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MOVE TO APPEAL COURT

Long wait for justice for Solai Dam victims

The four accused were acquitted, a new trial ordered but they want the Appeal Court to uphold acquittal.

In Summary

• The four accused were acquitted in the first trial, causing outrage. A fresh trial was ordered. 

• The four, including the owner of the property where the dam was located, want their acquittal upheld. The owner has sought an out-of-court settlement.

Solai Dam suspects Johnson Njuguna and Perry Manusukh confer with lawyer Fredrick Masinde at the Naivasha law courts during first trial. They were acquitted and a retrial ordered.
TRAGEDY: Solai Dam suspects Johnson Njuguna and Perry Manusukh confer with lawyer Fredrick Masinde at the Naivasha law courts during first trial. They were acquitted and a retrial ordered.
Image: GEORGE MURAGE

Four people acquitted in the Solai Dam collapse that killed 48 people have challenged the High Court decision to try them afresh.

Led by the farm owner Perry Manusukh, on whose land the dam was located, they want the Appeal Court to uphold their acquittal in March.

In April, however, Justice Richard Mwongo had termed the decision by a lower court to acquit nine accused persons unconstitutional and ordered a retrial by another court.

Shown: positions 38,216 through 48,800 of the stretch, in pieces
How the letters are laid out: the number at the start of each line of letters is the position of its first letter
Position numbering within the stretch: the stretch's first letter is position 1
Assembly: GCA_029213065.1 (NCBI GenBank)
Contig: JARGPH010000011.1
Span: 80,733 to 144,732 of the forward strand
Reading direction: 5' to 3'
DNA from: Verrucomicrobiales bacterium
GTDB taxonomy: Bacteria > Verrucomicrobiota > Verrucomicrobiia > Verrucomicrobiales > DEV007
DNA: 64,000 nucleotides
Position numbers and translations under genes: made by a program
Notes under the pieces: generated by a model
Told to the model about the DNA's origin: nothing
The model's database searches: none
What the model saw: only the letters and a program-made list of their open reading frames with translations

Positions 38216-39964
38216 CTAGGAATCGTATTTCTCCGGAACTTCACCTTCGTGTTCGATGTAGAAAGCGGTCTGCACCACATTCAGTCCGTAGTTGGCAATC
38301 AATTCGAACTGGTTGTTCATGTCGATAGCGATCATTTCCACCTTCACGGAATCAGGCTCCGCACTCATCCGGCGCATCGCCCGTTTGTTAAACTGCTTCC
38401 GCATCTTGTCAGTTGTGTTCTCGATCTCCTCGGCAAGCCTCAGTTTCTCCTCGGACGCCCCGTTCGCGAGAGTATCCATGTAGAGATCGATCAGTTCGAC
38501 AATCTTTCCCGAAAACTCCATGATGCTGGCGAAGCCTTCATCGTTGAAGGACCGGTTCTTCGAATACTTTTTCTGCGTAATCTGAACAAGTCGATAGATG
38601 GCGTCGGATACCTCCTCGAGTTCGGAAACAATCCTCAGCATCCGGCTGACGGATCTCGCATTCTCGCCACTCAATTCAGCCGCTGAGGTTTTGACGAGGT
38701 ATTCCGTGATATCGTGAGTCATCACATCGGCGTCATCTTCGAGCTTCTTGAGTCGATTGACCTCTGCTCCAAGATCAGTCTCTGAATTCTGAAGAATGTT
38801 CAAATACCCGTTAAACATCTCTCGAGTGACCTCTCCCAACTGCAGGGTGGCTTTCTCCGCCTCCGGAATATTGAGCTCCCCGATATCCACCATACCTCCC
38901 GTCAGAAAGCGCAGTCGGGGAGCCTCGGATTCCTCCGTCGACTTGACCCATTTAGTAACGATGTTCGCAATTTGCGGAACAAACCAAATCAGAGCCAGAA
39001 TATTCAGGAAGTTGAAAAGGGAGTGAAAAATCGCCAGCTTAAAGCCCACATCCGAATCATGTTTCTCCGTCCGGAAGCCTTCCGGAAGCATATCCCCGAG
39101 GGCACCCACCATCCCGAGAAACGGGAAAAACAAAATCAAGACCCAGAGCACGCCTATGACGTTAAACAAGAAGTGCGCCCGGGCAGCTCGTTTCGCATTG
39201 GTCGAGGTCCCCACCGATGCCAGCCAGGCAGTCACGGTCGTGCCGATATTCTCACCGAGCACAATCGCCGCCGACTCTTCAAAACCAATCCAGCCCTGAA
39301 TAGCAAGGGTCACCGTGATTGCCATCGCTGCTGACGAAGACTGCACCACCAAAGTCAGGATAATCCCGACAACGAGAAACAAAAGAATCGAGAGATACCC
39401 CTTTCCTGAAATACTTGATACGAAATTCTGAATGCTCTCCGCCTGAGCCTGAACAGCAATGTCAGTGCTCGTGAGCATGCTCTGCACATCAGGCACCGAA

But as Naivasha senior resident magistrate Lyna Sarapai moved to start the trial, it emerged that an application was pending in the Court of Appeal with a ruling expected on July 13.

Addressing the court through video conference, advocate F.I. Mburu said the accused had appealed the ruling by Justice Mwongo.

Mburu said that a ruling now by Court of Appeal would complicate the way forward on the case that has dragged on for two years.

“Currently our clients who live in different parts of the country cannot travel due to the Covid-19 regulations and we are seeking they be allowed to be absent as we dispense with the current applications,” he said.

Advocate Ferdinand Masinde said they were still opposed to enjoining the victims of the tragedy in the criminal case.

He told the magistrate on July 25, 2019, the victims through sworn affidavits had disassociated themselves from parties willing to be enjoined.

However, State counsel Alex Muteti opposed the call to block the victims from being enjoined, saying any decision would affect their lives.

He said the Court of Appeal was yet to rule on the appeal by the four,  adding that the lower court should carry on.

“We should not be held to ransom by the Court of Appeal as it has not made its decision on the appeal and this court should go ahead and dispense with the pending applications,” he said.

Manusukh and the others are charged with 48 counts of manslaughter stemming from the collapse on May 9, 2018, of the dam and for failing to prepare an environmental impact assessment. 

The other eight are Vinoj Jaya Kumar, Johnson Njuguna, Luka Kipyegen, Winnie Muthoni, Jacinta Were, Tomkin Odo Odhiambo, Willie Omondi and Lynette Cheruiyot.

The magistrate will give directions on July 23.

(Edited by V. Graham)